GE MicroGrid Solution

GE MicroGrid Solution

One of many battery-system components that will help microgrids.

General Electric (GE) published a MicroGrid architectures for distribution companies and MicroGrid operators.

The International Electrotechnical Commission (IEC) defines a MicroGrid as a group of “distinct distributed resources such as generators or loads”, located within close geographical proximity of each other, “so that they represent a single generator or load to the wider electricity system.”

As for GE, a MicroGrid has 3 main criteria described as well as power criteria:

  1. a MicroGrid has a size around 1 to 50MW and is a district, an island, a rural area
  2. a NanoGrid has a size below 1MW to 100kW and is a group of building or houses
  3. as PicoGrid has a size below 100kW and is a Tertiary Building or a small community of houses

In the white paper, GE describes 3 business cases

  1. Enable high distributed generation penetration into local distribution grid nodes or islands.
  2. Modernize industrial & logistic areas and create Business Eco Districts.
  3. Enable cost effective access to electricity in fast growing demand areas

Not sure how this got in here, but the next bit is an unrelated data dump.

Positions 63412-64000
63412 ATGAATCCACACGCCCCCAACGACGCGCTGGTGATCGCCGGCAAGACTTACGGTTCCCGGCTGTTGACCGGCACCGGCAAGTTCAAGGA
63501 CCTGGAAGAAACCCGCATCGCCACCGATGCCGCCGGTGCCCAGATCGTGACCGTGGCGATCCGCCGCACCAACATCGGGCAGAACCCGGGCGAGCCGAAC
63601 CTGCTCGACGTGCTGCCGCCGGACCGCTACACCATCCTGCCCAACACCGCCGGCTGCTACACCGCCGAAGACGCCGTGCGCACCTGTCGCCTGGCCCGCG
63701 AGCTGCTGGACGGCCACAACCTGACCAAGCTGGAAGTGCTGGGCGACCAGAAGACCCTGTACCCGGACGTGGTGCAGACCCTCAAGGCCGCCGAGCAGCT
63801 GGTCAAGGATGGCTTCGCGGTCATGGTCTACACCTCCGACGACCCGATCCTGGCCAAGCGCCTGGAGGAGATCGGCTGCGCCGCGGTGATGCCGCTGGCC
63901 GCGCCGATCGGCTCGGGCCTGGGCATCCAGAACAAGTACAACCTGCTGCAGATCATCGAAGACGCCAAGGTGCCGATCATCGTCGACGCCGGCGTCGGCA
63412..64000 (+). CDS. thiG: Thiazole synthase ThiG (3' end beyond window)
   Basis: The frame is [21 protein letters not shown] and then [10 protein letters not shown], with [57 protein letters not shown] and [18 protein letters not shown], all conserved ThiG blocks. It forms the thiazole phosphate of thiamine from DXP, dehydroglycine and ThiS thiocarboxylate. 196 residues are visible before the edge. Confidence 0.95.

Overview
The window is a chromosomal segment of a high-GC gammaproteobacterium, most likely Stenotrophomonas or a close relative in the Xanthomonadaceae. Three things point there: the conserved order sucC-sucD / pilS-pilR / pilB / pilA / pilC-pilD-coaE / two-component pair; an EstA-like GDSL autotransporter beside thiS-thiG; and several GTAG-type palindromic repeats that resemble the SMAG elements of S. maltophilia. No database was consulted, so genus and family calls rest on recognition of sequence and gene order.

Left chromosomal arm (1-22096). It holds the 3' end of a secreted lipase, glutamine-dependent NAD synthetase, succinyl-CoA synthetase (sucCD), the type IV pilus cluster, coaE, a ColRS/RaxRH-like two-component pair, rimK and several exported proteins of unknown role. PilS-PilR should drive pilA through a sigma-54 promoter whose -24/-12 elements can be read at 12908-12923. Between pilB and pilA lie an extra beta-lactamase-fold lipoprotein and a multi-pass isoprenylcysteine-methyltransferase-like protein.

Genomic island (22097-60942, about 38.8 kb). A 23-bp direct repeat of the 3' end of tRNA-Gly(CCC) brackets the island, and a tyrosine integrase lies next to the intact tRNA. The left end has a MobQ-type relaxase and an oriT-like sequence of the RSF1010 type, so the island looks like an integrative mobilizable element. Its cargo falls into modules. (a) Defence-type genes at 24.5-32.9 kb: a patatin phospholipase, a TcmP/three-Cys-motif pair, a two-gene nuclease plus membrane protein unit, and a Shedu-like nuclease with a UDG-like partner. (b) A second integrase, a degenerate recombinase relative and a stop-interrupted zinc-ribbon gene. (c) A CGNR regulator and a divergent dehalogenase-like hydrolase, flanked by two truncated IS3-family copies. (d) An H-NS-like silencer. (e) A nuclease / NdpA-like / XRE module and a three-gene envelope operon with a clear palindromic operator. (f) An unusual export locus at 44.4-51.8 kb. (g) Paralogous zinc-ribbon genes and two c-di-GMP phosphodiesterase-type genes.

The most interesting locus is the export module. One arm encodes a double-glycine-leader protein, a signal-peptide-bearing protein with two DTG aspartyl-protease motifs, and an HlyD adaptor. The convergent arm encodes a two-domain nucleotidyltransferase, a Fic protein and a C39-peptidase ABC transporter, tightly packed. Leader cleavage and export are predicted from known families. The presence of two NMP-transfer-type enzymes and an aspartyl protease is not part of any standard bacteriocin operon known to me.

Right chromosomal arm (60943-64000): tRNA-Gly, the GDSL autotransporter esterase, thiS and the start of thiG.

Layered architecture

The GE Concept of a microgrid is based on a step-by-step pragmatic and powerful idea.

  • Layer one
    The first step is about creating autonomous MicroGrids that manage in real time local energy balance and grid operations.It enables the integration of field devices, real time data concentration, and unification of MicroGrid data from a wide range of field devices. DCM495 also provides a local HMI for local MicroGrid management, as well as interfaces with MicroGrid cloud applications for remote management.
    The grid balance can be done using network energy storage systems
  • Layer two
    The second step is to improve performance and build new services for MicroGrid stakeholders.
    The second step is done using a shared IT host in a cloud environment to control multiple MicroGrids, an emerging solution also called ‘virtual grid management’.

In the paper, GE mentions also some microgrid references in France, the USA and in Singapore.

Link to the paper

 

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